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Chop and Drop- mulch generation from invasives and designed in biomass producers  RSS feed

 
Douglas Crouch
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Here is an article from my experience managing forest and farms for some years now and utilizing chop and drop to generate soil and onsite biomass for composting and mulching! really love my machete, brush clearing ax, japanese pruning and timber saws and the like. nothing like opening up a bit of canopy to let your native or old fruit trees get that light and start pumping fruit. and to see soil build over the years is fantastic eh. CHOP AND DROP!
https://treeyopermacultureedu.wordpress.com/chapter-8-soils/chop-and-drop-of-trees-and-biomass-plants/
 
Bryant RedHawk
gardener
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Location: Vilonia, Arkansas - Zone 7B/8A stoney, sandy loam soil pH 6.5
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Excellent article Douglas, thank you for sharing that. The information is concise and very well presented. I'm sure this information will help a lot of people gain greater insight on why we do the things we do.
 
Dale Hodgins
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Location: Victoria British Columbia-Canada
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Scotch broom is invasive, but it's also one of our best nitrogen fixers.  I use it to mulch around trees.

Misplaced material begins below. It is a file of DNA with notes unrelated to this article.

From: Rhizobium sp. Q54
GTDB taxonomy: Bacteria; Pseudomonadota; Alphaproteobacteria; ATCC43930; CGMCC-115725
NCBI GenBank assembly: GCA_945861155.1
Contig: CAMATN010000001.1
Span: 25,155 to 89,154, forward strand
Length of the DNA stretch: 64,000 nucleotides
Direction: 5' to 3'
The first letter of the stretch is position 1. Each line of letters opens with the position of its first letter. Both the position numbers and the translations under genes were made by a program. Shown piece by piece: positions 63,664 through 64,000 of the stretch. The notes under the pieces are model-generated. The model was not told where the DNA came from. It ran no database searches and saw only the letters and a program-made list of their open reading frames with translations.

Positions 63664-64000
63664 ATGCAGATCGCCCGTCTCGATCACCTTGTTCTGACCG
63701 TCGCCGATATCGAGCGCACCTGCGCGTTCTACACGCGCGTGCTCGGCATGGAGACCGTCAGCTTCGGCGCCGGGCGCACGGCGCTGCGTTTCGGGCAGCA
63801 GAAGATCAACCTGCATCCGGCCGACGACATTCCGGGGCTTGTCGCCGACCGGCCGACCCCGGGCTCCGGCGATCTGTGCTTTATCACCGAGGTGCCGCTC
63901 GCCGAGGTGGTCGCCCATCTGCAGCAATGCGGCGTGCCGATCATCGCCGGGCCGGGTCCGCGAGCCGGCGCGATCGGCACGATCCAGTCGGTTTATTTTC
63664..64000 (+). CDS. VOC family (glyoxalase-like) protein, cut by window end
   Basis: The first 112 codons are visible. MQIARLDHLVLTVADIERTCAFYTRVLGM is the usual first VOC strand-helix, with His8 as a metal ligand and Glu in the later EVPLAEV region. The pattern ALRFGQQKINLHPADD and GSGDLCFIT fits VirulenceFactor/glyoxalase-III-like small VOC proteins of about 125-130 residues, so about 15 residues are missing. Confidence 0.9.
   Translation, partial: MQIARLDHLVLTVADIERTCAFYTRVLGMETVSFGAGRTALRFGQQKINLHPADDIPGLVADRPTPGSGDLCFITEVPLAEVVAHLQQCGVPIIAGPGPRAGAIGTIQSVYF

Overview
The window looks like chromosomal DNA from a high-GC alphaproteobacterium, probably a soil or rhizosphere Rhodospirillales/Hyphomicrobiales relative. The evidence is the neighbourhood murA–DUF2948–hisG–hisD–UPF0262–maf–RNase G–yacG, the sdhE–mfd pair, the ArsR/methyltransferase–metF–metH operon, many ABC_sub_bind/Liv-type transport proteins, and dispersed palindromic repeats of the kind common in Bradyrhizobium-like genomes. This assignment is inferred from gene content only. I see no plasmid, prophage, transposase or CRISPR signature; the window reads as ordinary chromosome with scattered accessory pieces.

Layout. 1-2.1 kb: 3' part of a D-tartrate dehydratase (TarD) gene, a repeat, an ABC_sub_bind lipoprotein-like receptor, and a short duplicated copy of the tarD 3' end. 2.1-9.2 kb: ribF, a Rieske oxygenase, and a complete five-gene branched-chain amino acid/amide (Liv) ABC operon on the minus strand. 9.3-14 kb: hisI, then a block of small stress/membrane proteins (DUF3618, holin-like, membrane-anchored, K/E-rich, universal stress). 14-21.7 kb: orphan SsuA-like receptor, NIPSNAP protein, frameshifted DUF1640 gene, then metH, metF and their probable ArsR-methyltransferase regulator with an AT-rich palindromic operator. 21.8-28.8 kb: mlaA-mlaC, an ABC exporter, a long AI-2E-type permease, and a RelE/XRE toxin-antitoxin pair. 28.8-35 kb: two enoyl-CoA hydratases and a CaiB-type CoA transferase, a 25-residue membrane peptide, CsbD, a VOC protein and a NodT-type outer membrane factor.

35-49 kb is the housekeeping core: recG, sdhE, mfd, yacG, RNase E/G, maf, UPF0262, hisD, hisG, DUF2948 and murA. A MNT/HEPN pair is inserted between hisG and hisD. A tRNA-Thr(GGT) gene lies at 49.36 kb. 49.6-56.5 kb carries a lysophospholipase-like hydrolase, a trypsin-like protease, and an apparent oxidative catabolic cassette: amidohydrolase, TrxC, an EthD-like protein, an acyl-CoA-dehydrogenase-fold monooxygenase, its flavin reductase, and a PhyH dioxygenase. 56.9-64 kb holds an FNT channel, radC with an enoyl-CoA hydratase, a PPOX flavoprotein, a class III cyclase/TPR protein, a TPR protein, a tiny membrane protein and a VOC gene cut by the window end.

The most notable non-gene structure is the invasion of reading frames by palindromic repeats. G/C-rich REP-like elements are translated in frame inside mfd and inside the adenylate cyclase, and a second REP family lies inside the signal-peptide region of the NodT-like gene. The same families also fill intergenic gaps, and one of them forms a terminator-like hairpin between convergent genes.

Broom seeds are everywhere and they last for generations,  so there's no point trying to prevent the spread of seeds.

 It wants to grow in hot sunny spots that are disturbed. Buy using it to mulch under young trees,  I am growing the crop that ultimately shades out the broom.
 
charlotte anthony
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thanks for all these great posts.

another chop and drop mulch idea, this used in a major crop. Traditionally was very important in India but now most everyone burns all their mulch material.

Suresh Desai
President, Organic Farmers Club, Bedkihal, Taluka Chikodi, Belgaum-591-214
Ph.: 08338 261052, Cell: 09480448256

Global Green Agricultural Society, Swastik Plaza, Behind Pearl Hotel, Tarabai Park, Kolhapur, Maharashtra, India

Suresh Desai has achieved a production miracle in organic sugarcane farming through an innovative mulching system devised entirely on his own. His approach is that whatever elements are essential to sugarcane (or any other crop) should be supplied through the medium of a multi-mix of vegetation that has decomposed. This is achieved he says by microbial saturation, catalyzed by mulching, in the treated soil. This resulting biomass product of mulching is known as ‘Aurogreen’ in honour of the activities of the Maharishi Aurobindo Ashram.

‘Aurogreen’ is a mixture of nitrogen fixing legumes such as green-gram, horse-gram, black-gram and beans, oil seeds such as sesame and Karla (blace sesame), chilli and aromatic seeds such as dhania (coriander) and other such locally available greens.

There is a certain proportion in the quantities of various seeds which are to be grown using the Aurogreen mulching method. For a land of around 40 gunte (1 acre), five kg horse-gram, 1 ks dhania, 200 grams rajgira, 200 grams black sesame, 200 grams white sesame, 500 grams methi, 1 kg black gram, 500 grams chili, 1 kg green gram, 500 grams beans are to be mixed and sown in the spaces between each rows of the main crop. When these germinate and some growth has been achieved, this supportive vegetation is cut down and mulched below the canopy of the plant of the main crop.